This past year has been an unprecedented year for the mergers and acquisitions (M&A) space, hitting $5 trillion in volume in 2021 through over 40,000 transactions. The number of transactions in the distribution and manufacturing space has caused owners to take a closer look at their options regarding selling and/or acquisition options. Since the market has been hot, it is now a great time to think about your company’s future and develop a plan for the next two to five years. However, almost 50% of M&A deals fail to deliver on their promised value. During this piece, we will discuss the possible challenges and shortcomings that buyers face, and what they should keep in mind throughout the process.


One of the first steps for an acquiring mind is to create a watch list for acquisition targets, similar to a stock watch list. Most of the time, companies fail to have a proactive acquisition strategy. While CEOs, upper management and bankers can be fixated on negotiating the price, it is of utmost importance to diligently staff an acquisition team (legal, valuation experts, banker, etc.)

Buyers who are successful know exactly what type of company they want to acquire and why they want it. The "why" usually fits in with their overall strategy and whether the business will be a platform or a bolt-on for an existing operation. Successful buyers also have a strict due diligence phase to test their theories on how the acquisition will create value. The buyer must ensure that their valuations are realistic and that there are tangible attributes of the company that can be easily integrated with the current operation. If this acquisition fits the overall strategy, buyers can move on and begin integration planning.


Secondarily, it is important to keep in mind that the buyer should make early integration a top priority. This is key for a smooth transition when acquiring a new subsidiary for your company. Inherently, acquisitions create something new for your business and employees and it is rare that a decision is a “no-brainer” when going through the process.

Buyers of existing businesses may run into all types of issues they have never had to encounter before. These unrecognizable challenges can go from implementing new systems (ERP systems or CRMs for example) all the way to what happens with scheduling employees and the vacations they can take. During the transition, leaders must clear up any variability with the structure of the deal, the timing, and the necessary decisions for a solid first day. This may include creating management and employee transition plans to ensure efficient knowledge transfer. This will make an effective transition and operation of businesses as employees move into their new roles.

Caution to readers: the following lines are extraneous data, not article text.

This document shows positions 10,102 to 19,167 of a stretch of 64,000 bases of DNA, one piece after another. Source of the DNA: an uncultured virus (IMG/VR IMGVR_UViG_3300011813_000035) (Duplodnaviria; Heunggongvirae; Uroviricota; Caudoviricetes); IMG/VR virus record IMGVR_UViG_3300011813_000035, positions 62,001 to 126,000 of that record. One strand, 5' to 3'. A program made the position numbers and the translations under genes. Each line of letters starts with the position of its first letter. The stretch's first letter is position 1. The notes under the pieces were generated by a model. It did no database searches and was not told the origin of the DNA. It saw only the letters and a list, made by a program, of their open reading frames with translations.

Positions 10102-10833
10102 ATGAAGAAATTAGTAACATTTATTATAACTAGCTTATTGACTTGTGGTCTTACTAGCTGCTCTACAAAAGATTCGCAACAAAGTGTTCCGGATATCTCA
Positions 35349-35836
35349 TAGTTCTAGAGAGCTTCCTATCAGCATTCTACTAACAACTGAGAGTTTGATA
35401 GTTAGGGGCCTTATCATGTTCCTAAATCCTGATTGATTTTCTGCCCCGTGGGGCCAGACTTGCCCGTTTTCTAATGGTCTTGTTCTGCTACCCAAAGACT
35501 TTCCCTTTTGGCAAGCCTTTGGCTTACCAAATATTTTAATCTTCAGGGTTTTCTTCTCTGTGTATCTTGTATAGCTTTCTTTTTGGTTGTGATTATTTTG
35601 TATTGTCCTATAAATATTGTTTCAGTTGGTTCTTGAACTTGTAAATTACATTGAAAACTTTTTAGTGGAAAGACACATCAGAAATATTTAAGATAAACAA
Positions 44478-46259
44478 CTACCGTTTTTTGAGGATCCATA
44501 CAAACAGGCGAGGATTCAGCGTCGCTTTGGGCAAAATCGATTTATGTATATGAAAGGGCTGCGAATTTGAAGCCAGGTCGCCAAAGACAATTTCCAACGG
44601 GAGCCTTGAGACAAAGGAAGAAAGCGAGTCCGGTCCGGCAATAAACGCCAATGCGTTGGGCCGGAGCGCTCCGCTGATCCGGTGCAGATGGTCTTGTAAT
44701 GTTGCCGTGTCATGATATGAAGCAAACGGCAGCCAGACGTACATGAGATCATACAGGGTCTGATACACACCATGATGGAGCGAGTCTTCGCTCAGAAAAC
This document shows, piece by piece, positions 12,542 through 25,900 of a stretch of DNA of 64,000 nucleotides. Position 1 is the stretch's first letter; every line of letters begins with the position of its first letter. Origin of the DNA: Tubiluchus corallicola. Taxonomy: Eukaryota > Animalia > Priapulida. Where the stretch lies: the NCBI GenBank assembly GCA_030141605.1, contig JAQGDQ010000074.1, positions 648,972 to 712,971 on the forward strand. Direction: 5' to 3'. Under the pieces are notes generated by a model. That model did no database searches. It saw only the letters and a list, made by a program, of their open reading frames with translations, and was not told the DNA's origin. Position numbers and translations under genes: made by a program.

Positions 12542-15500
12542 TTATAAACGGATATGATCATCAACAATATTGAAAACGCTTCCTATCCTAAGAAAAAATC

Combining two companies into a single, better company is a tall task. It takes commitment, accountability, responsibility and clarity for the employees so they can be adequately prepared for the transition.


The third aspect of acquisition a buyer should keep in mind is making sure that you manage the culture and human resources of both entities when dealing with the change. Combining two companies into a single, better company is a tall task. It takes commitment, accountability, responsibility and clarity for the employees so they can be adequately prepared for the transition in how the business operates and how work is to be done. The buyer should understand that he is working for employee trust that he hasn’t necessarily earned yet. Going through with a sizeable transaction means that you have the obligation to motivate your leaders and build that necessary trust with employees and brand-new customers.

The last thought I have for a business buyer is to influence your employees to succeed through focused action to aid the transition. Any acquisition or sale of a business has significant risk. Understanding all the moving parts sounds like a daunting task but it is necessary to create a vision that employees can get behind. Post-deal integration requires consistent, focused actions carried out by leadership from the beginning to help fuse the businesses. Following these tips and bringing them all together will help you succeed through the complexities of the merger.

Mergers and acquisitions have been a proven and valued tool to help fuel growth and unlock value that couldn’t be achieved through organic growth. In a discussion with a successful wholesaler that has grown through acquisitions and through organic growth, he said it takes an average of four and a half years to break even through opening up a branch. Therefore, growth through acquisition should be an option that a company should look at very closely when looking to expand.  With that being said, in today’s volatile market, deals cannot simply be finished after a handshake and further action is required both before and after the sale to ensure a frictionless transition.